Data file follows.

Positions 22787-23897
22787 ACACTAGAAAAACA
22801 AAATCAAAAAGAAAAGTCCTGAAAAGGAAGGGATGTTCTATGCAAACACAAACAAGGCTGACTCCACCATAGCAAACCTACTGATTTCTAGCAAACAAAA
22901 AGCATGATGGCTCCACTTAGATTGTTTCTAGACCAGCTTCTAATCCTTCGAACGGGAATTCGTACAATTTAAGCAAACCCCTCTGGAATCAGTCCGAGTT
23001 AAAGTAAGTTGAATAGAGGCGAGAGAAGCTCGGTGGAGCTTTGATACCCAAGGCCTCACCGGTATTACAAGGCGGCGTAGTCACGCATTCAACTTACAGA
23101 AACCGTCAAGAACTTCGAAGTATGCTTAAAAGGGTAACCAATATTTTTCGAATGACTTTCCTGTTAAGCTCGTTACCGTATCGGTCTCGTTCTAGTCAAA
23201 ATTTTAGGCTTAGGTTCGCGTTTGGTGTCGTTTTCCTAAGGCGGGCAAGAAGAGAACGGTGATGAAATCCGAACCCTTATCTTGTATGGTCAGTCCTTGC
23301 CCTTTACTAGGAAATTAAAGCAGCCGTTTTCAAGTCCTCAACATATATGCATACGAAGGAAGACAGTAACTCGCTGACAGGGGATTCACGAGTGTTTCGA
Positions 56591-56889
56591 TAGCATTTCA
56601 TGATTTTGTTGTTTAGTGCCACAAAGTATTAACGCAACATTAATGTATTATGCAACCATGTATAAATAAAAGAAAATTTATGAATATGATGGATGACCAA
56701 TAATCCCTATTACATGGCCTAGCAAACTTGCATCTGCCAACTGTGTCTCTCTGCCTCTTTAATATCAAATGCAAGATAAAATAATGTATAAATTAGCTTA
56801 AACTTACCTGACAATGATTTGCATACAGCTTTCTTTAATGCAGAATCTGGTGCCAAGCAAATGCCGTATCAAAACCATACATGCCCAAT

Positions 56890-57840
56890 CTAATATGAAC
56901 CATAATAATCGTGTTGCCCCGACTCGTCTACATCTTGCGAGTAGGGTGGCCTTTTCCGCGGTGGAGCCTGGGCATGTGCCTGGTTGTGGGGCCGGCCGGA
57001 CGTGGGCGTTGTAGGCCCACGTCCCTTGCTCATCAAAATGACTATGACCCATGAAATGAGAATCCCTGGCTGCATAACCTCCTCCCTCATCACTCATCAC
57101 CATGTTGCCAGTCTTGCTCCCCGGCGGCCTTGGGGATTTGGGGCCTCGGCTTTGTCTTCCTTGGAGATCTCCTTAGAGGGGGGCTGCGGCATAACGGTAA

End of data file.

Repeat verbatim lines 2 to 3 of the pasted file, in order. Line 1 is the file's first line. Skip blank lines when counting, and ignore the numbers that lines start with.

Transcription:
22787 ACACTAGAAAAACA
22801 AAATCAAAAAGAAAAGTCCTGAAAAGGAAGGGATGTTCTATGCAAACACAAACAAGGCTGACTCCACCATAGCAAACCTACTGATTTCTAGCAAACAAAA